SYRIA'S PRESIDENT Assad is the latest Middle East leader Mr. Carter has seen in his deepening quest for a regional settlement. As in the earlier sessions, the vibrations were pleasant enough: Each foreign leader who sees the President hopes to impress him with his earnestness and sincerity, and it suits Mr. Carter in this introductory period to smile back. If there has developed any change of position or attitude sufficient to put adversaries within diplomatic hailing distance, however, it is a well-kept secret. Israel insists it won't yield the measure of territory, and the Arabs the measure of neighborly peace, that the other party demands. Israelis and Palestinians still seem remote from mutual recognition. President Carter has one more Arab (Saudi Arabian Prince Fahd) and one more Israeli (the winner of next Sunday's elections) on his guest list. Then what does he do?

The conventional answer is: Geneva. The idea of convening a general Mideast peace conference, in which a place for the Palestinians would be found, has gotten a certain grip on the popular if not the diplomatic imagination. But there is no magic in Geneva or in any other single diplomatic format. On the contrary, there is a serious danger - fortunately, one recognized by most of the Mideast parties - in calling for a conference whose outcome has not been carefully worked out in advance. This holds whether the goal is a comprehensive settlement, or the designation of working parties on sub-issues, or the negotiation of further disengagement agreements involving Israel and Syria or Egypt, or new approaches on the West Bank, or whatever.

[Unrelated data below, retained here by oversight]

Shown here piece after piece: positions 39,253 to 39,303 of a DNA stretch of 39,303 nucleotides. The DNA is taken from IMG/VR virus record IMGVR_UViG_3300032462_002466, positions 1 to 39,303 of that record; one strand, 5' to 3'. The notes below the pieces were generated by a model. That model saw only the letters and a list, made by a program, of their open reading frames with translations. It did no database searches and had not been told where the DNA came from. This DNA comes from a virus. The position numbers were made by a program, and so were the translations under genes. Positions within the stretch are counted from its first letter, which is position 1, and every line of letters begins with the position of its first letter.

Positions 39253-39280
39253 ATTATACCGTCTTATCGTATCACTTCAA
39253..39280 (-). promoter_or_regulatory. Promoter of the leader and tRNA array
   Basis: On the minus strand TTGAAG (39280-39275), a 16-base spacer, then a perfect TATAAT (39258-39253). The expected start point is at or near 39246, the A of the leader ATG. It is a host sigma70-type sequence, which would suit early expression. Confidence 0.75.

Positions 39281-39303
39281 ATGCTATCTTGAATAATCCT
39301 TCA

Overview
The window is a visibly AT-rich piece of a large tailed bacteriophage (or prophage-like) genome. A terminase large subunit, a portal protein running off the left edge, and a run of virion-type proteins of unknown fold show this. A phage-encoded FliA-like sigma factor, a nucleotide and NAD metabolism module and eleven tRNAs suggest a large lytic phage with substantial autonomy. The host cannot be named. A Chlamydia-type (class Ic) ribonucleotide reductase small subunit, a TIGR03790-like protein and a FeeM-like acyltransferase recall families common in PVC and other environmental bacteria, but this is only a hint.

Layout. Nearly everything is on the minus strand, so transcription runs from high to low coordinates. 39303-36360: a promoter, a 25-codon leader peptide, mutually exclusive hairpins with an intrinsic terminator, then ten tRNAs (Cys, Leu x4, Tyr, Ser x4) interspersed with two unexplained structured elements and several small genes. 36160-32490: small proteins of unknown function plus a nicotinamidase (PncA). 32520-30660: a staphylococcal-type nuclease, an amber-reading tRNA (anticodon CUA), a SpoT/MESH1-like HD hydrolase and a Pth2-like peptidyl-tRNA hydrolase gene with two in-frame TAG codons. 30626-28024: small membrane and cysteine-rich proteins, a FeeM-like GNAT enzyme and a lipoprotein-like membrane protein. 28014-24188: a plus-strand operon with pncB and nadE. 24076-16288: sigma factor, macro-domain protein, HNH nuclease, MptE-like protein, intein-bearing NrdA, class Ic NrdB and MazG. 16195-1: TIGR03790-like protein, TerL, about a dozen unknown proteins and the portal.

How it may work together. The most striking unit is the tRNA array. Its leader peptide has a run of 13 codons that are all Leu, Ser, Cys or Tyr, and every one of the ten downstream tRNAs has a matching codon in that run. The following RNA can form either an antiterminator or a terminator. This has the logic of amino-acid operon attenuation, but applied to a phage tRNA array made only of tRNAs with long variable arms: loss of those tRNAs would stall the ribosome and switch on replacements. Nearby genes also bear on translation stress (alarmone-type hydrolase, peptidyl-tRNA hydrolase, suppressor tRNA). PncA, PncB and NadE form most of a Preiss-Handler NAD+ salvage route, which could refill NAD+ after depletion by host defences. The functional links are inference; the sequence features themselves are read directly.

In fact, the format and even the timetable are less important than the attitude taken by Washington. Clearly, the Arabs, wielding the oil weapon and the threat of war, want the United States to deliver their lost territory and a Palestinian state without asking them to make compensating political concessions to Israel. But this would make a mockery of American friendship for Israel and possibly set the stage for the next war. Mr. Carter has wisely refused to go down this path. The Israelis have no comparable leverage on the United States. They are, furthermore, uniquely dependent on Washington and, therefore, uniquely vulnerable to American pressure. But, again to hsi credit, Mr. Carter has rejected Israel's demands for support for its territorial objectives and, that lacking, in effect for a long American-subsidized pause in the bargaining. The American interest in good relations with the Arab world, and in Mideast peace, rules out such a course.

We don't pretend to know how to put the pieces together. Judgment on tactics must rest in the hands of those American officials who have been talking in confidence with the Israeli and Arab leaders. We belive, however, that the basic Carter stance - to offer each parties satisfaction of its legitimate aims, on condition that each grants similar satisfaction to its adversary - is the only sound basis on which a settlement can be sought. We are not so much dismayed that Mr. Carter has yet to crack the Mideast nut as we are persuaded that he is going about it in the right way.